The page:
HCSC created a Center of Translation/Adaptation Excellence whose mission is to ensure that the essence of its English marketing message is adapted to Spanish. “It is never a word-for-word literal translation,” Garcia says. “To be successful, we created a glossary of terms and a style guide to ensure that we are consistent in how we communicate in Spanish.”

Don’t neglect quality

Nataly Kelly, vice president of marketing at Smartling, describes subpar quality as “one of the biggest translation pitfalls that should be avoided.” Some marketing organizations, in their rush to get content translated quickly and cost-effectively, give short shrift to the accuracy of the translation they ultimately deliver to customers and prospects. “Poor translations tell customers you don’t really care about their experience, which can lead to lost sales and brand damage,” Kelly explains. “Quality is king, and content marketers must choose their translation resources wisely.” Expert human translation is the best way to ensure high-quality multilingual content; it is also more time-consuming and expensive than computer-generated translation tools (and more expensive compared to translations performed by bilingual employees or volunteers).

Don’t translate everything

Translate strategically regarding languages, channels, and methods. “Just because your customer base speaks 30 different languages doesn’t mean you have to translate content into all of them,” says Kelly, who recommends limiting translation to priority languages that deliver the most ROI. U.S. companies that sell domestically only, for example, should consider translating content into Spanish; U.S. businesses that also sell in Canada should consider French translation. Translation management technology can simplify, streamline, and reduce costs associated with the creation, management, and delivery of multilingual content; consider using this technology in tandem with human translation experts who can spot subtler language and cultural nuances.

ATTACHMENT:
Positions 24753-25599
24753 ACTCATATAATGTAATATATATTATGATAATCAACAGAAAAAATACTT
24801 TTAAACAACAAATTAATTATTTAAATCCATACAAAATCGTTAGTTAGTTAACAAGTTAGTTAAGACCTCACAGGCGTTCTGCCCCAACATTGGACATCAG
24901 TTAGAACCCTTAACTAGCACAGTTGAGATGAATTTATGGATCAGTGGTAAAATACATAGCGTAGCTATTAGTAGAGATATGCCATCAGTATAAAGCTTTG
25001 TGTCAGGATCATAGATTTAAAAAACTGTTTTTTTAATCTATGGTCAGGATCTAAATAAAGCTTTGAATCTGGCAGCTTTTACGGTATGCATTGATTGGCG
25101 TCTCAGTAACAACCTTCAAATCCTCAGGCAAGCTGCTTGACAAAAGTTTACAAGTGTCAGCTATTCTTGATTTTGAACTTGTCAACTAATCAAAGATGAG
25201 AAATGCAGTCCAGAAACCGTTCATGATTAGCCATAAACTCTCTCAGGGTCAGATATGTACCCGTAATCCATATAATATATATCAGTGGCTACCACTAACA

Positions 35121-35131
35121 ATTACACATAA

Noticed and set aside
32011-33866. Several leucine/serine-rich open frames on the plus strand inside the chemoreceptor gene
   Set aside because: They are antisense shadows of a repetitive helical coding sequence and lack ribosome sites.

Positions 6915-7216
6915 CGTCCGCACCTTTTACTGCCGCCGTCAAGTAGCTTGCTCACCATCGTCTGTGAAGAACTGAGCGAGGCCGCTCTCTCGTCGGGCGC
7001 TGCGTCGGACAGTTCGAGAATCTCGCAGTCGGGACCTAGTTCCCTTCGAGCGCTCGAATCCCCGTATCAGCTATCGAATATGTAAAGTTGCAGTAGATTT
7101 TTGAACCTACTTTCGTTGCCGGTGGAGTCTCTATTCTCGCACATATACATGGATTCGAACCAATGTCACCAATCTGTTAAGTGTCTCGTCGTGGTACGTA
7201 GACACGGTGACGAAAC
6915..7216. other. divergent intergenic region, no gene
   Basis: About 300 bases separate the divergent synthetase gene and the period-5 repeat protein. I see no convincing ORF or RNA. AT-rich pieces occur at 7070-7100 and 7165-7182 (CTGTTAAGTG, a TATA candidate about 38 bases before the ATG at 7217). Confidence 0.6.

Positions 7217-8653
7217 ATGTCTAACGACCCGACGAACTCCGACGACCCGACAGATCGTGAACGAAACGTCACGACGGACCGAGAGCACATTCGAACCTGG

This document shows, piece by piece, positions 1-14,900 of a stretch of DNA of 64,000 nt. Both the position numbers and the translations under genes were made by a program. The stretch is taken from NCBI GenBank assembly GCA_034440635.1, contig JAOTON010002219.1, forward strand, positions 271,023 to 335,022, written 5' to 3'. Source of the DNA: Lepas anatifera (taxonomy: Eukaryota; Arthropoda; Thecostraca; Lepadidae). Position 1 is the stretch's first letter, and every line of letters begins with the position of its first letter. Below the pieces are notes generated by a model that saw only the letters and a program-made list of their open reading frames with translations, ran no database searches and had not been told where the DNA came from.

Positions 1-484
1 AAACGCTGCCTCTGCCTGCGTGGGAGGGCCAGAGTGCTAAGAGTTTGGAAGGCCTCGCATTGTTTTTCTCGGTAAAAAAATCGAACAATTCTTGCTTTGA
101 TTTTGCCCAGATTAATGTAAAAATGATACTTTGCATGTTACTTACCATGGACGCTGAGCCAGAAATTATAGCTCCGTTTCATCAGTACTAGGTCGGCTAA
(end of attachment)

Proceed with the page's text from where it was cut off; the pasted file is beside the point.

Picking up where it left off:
Do collaborate, early and “glocally”

When Amway created a campaign celebrating the 80th anniversary of its Nutrilite supplement brand last year, the world’s largest direct-selling company rolled out content in a “glocal” manner, according to Kanan Banerjee, Amway’s vice president, global nutrition marketing. “The biggest challenge is coming up with global content that is also personalized to ensure nothing is lost in translation across locations, languages, and cultures,” Banerjee explains. “In our experience the best content is that which is glocal in nature.” The key to achieving that glocality—which treats the global marketing campaign as an “umbrella” under which local marketing teams adapt content to local languages and cultural preferences—is involving local marketing experts early in the campaign design process, Banerjee adds.

Do get visual